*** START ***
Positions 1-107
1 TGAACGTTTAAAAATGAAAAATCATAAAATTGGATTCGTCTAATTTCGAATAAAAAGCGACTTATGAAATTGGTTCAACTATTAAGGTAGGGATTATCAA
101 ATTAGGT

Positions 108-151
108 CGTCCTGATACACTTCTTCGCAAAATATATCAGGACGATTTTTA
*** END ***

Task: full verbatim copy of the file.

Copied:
Positions 1-107
1 TGAACGTTTAAAAATGAAAAATCATAAAATTGGATTCGTCTAATTTCGAATAAAAAGCGACTTATGAAATTGGTTCAACTATTAAGGTAGGGATTATCAA
101 ATTAGGT

Positions 108-151
108 CGTCCTGATACACTTCTTCGCAAAATATATCAGGACGATTTTTA